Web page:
Take a Breath

A regular breath practice is one of the most beneficial things you’ll bring into your world (if you haven’t already).  Below you’ll find 5 different breath practices that you can incorporate into your daily life.  Over time you’ll find that intentional breathing has an unlimited number of benefits.  There is a breath practice for almost everything!

Belly Breathing, Diaphragmatic Breathing

This is the easiest and arguably most important breath practice you can work with.

How to do it:

In a comfortable seated position, you may place your hands on your belly or in your lap. Lengthen through the spine to sit nice and tall and begin to take your breath in as deep as you can. If your hands are on your belly you’ll feel the belly rise and fall. You could do this anytime during your day. Start with sitting and intentionally breathing for 5 minutes during your day. Eventually, you’ll reach the point where you’ll feel frustrations begin to work their way into your body and you’ll immediately resolve them by engaging the breath. If you’re not a regular belly breather, you’ll eventually find this simple tool to be such a powerful part of your world.


2 to 1 breathing, Long Exhale

Taking a long exhale in your breath is extremely calming. In this breath practice, you’ll inhale for a select amount of time, and then draw out your exhale for double the amount of time.

How to do it:

Inhale for 3, exhale for 6. Start wherever you can, maybe just 2:4 seconds for inhale and exhale. Over time you’ll begin working your way up to a long exhale of 10 seconds. This breath forces you to focus on your count while also calming you through breathing. A word of caution though, never inhale longer than you exhale. It’s a very unpleasant experience!

 

Sitali Breath

Sitali is used whenever you need to cool off! Use it in the summer, during menopause, after a tough workout. In this practice, you’ll roll your tongue like a straw and inhale through your tongue. Close your mouth, exhale through your nose. Repeat this breath, noticing the cooling effect it has when you inhale.

How to do it:

In this practice, you’ll roll your tongue like a straw and inhale through your tongue. Close your mouth, exhale through your nose. Repeat this breath, noticing the cooling effect it has when you inhale.

Box Breathing

I love this breath for focus. It requires you to pay attention to your count. Avoid attempting this practice until AFTER you feel comfortable in diaphragmatic and 2 to 1 breath.

How to do it:

For this breath, you’ll work through a count (start with just 3 or 4) for your inhale, hold your breath, count through the exhale, hold without any breath.  All 4 parts of the breath will follow the same count. Repeat this for as long as you feel comfortable, making sure to stop and return to normal breathing whenever you feel like it’s too much.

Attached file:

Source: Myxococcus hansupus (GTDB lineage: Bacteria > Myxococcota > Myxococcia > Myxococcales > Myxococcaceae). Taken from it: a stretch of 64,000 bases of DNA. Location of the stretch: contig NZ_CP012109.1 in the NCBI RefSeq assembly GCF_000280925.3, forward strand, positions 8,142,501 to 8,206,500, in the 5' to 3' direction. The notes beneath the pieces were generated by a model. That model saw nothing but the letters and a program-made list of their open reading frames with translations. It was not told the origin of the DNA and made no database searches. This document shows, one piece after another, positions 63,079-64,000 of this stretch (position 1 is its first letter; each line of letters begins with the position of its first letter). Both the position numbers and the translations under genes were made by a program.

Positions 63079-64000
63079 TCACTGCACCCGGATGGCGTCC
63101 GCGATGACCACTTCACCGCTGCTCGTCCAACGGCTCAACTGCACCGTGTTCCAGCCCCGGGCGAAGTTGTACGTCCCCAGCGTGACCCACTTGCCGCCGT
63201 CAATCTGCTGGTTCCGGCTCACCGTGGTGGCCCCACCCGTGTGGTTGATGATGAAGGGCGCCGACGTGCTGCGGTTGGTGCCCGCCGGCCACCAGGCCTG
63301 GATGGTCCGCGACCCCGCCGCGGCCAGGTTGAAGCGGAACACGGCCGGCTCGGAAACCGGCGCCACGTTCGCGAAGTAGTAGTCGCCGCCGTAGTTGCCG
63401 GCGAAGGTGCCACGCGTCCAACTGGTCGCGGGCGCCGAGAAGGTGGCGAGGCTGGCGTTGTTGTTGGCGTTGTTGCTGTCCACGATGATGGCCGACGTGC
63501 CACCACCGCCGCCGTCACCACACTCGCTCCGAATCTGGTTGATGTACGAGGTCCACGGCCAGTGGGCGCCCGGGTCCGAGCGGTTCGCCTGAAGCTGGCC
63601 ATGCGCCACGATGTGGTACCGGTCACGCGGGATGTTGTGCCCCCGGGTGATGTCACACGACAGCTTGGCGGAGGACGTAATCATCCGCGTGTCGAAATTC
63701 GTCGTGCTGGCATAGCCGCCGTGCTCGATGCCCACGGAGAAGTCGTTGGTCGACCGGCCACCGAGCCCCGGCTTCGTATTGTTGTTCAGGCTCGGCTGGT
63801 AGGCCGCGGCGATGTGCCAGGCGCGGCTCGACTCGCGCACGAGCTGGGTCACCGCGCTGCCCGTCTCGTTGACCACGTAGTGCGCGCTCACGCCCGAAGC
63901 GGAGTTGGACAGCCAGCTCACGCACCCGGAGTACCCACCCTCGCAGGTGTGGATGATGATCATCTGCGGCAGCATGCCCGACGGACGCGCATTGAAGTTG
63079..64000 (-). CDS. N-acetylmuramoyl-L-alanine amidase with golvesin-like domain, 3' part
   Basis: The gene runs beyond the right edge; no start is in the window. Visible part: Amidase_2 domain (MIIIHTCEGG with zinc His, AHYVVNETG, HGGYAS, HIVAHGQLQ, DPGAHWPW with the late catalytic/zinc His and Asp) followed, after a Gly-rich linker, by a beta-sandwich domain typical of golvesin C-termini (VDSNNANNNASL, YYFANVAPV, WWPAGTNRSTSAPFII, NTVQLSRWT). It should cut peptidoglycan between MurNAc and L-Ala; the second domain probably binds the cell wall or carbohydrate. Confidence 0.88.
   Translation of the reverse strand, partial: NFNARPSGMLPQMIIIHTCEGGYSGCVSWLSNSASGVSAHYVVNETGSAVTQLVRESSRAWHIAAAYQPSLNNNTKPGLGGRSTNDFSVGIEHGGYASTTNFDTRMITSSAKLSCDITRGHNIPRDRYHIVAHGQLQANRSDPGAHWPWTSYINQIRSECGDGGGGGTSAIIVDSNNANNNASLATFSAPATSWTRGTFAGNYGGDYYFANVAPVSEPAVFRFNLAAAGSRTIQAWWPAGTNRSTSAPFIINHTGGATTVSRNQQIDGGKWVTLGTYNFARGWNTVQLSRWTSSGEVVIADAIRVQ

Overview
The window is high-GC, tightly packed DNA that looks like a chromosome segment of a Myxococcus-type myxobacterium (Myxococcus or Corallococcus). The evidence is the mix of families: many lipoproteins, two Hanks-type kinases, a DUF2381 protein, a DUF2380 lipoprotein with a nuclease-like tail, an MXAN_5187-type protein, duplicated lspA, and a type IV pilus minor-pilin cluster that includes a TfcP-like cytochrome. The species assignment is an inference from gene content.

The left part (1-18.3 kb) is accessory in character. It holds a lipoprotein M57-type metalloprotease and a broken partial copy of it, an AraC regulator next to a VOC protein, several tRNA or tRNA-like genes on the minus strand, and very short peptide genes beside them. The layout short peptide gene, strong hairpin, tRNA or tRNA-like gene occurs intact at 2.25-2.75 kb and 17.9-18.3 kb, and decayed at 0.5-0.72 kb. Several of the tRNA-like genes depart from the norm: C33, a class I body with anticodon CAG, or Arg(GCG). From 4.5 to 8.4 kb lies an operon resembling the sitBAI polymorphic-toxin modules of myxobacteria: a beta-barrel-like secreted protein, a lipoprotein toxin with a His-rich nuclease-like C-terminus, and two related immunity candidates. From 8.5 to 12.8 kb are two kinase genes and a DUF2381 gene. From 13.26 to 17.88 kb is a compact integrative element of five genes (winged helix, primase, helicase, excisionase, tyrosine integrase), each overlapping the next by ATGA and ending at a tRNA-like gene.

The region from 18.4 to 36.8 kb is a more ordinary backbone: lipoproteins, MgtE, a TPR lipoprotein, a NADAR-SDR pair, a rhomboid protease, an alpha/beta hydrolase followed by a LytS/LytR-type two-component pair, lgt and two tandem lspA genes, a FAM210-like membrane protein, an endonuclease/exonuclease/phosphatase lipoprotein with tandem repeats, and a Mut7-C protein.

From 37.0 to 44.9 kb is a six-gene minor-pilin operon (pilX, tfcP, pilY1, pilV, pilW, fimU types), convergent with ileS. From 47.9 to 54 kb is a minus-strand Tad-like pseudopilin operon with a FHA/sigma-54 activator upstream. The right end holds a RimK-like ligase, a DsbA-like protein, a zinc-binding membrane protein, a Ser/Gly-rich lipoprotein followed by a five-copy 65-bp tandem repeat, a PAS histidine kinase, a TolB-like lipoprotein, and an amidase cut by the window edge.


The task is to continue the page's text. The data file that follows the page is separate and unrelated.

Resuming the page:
Nadi Shodhana | Alternate Nostril Breathing

Alternate nostril breath can lower the heart rate and reduce anxiety.  Focusing on the position and movement of your hand will help you keep track of your breath without letting the mind wander.

How to do it:

Take your hand in a fist and let just your pinky and thumb out of the fist. Sit nice and tall, take a big inhale. Use your pinky to cover your left nostril, exhale. With your left nostril still covered, inhale. Switch your fingers to cover your right nostril, exhale. With your finger still over your right nostril, inhale. Switch to cover your left nostril and repeat the whole breath sequence.

 

Bhramari | Bumble Bee Breathing

MY FAVORITE! I’m so excited to share this breath practice with you! Have you ever had a time where you need to just zone out? You needed to shut the world out for just a few minutes and go inside for a little me time? If yes, this breath practice, as silly as it might seem, is perfect for you!

How to do it:

  1. Take both hands in front of you. Separate your thumbs, index and middle, pinky and ring fingers.*

  1. Bring your hands up to your face with your eyes closed. Gently place your index and middle fingers over your eyelids, not pressing, just resting them over the eyes.
  2. Your thumbs will reach back and cover the cartilage of your ears. Again not pressing just gently resting them over the cartilage enough that you’re covering the opening of the ear.
  3. Place the pinky and ring finger over the top of the lips.
  4. Inhale through the nose
  5. Take a long exhale, again through the nose, and create a MMMMMMM vibration with your mouth closed as you exhale.

*I’ve seen the hand position practiced in a variety of different ways, this is how I was taught and how I’ve done it since then.

To make it a little simpler, you can also practice this breath with just your index finger covering the cartilage of your ears.

 

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Washington OM t-Shirt: My OM State

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